46°12′36.42″N 119°7′24.64″W / 46.2101167°N 119.1235111°W / 46.2101167; -119.1235111

Tri-City Herald
The August 13, 2007, front page
of the Tri-City Herald
TypeDaily newspaper
Owner(s)The McClatchy Company
EditorLaurie Williams[1]
Founded1918 (as the Pasco Herald)
Headquarters333 W. Canal Drive
Kennewick, Washington, U.S.
Circulation16,776 Daily
18,715 Sunday (as of 2020)[2]
OCLC number17157840

The Tri-City Herald is a daily newspaper based in Kennewick, Washington, United States. Owned by The McClatchy Company, the newspaper serves southeastern Washington state, including the three cities of Kennewick, Pasco and Richland (which are collectively known as the Tri-Cities). The Herald also serves the smaller cities of Benton City, Connell, Prosser and West Richland. It is the only major English-language newspaper in Washington east of Yakima and south of Spokane, and includes local and national news, opinion columns, sports information, movie listings and comic strips among other features.


The paper was founded in 1918 as the weekly Pasco Herald. In 1947, Glenn C. Lee and Robert Philip bought the paper, moved it to Kennewick and transformed it into the area's first daily paper, coining the name 'Tri-Cities' as part of the paper's name. Lee and Philip sold the paper to McClatchy in 1979. After over 30 years as an afternoon paper, it became a morning paper in 1984.[3] It added a Saturday edition in 1987.

In 1950, striking workers of the Herald launched a morning competitor, Columbia Basin News, in Pasco. From 1950 until the summer of 1963, the Tri-Cities was one of the smallest U.S. markets with two competing daily newspapers. Columbia Basin News printed its last issue in 1963.[3]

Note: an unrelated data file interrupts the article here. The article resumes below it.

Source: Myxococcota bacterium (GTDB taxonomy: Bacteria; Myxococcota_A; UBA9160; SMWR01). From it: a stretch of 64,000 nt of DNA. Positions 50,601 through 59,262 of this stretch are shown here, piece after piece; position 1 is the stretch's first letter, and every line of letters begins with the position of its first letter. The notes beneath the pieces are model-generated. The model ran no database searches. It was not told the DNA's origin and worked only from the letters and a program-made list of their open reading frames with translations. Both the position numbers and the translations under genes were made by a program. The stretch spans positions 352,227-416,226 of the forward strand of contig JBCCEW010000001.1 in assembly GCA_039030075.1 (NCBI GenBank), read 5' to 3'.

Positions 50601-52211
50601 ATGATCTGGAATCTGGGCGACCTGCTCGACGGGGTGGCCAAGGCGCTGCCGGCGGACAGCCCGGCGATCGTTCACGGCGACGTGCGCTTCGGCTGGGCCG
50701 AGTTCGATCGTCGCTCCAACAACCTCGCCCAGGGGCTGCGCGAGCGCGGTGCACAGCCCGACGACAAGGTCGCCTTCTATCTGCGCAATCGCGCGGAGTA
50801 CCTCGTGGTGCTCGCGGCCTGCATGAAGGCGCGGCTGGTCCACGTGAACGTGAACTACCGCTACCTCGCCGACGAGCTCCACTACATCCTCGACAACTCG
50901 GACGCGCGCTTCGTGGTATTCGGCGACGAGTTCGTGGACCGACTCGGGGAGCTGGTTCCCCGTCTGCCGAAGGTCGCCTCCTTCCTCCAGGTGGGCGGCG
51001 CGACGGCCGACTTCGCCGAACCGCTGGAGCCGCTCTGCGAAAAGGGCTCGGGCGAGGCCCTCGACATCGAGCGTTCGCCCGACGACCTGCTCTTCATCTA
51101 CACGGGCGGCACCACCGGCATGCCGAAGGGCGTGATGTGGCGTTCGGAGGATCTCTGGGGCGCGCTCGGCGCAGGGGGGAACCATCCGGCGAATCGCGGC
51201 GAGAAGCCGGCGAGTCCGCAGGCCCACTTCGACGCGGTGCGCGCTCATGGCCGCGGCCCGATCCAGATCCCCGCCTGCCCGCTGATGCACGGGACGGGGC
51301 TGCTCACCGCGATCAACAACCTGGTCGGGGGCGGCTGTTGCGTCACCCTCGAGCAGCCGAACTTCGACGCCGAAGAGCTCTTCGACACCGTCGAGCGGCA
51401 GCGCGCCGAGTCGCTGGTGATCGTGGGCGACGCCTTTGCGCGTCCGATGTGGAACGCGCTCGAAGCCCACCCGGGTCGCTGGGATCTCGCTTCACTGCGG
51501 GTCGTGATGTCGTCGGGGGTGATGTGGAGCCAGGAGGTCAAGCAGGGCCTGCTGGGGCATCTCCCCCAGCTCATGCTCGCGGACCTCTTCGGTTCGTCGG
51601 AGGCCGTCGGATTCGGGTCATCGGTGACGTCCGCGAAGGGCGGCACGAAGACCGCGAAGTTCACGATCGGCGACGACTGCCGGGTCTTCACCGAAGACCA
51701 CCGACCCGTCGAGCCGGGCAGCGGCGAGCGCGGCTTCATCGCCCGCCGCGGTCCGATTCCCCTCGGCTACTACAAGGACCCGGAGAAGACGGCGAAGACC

The newspaper's daily print edition was delivered by a local carrier until December 12, 2022, when it was switched to the U.S. Postal Service; the expanded Sunday edition was moved to a Saturday delivery.[4] The Herald announced that it would decrease print editions to twice weekly on Wednesdays and Sundays (delivered on Sundays). The move is part of a plan to transition the newspaper to more digital content.[5]


  1. ^ Kristin M. Kraemer (July 30, 2011). "Herald executive editor announces retirement | Local News". Tri-City Herald. Retrieved May 23, 2012.
  2. ^ "McClatchy | Markets". November 5, 2021. Archived from the original on November 5, 2021. Retrieved April 12, 2023.
  3. ^ a b Bagwell, Steve; Stapilus, Randy (2013). New Editions: The Northwest's newspapers as they were, are, and will be. Carlton, Oregon: Ridenbaugh Press. pp. 223–224. ISBN 978-0-945648-10-9. OCLC 861618089.
  4. ^ Williams, Laurie (October 11, 2022). "Changes coming to Tri-City Herald eEdition, newspaper delivery". Tri-City Herald. Retrieved August 21, 2023.
  5. ^ Williams, Laurie (August 18, 2023). "Tri-City Herald to change print days as digital transition evolves". Tri-City Herald. Retrieved August 21, 2023.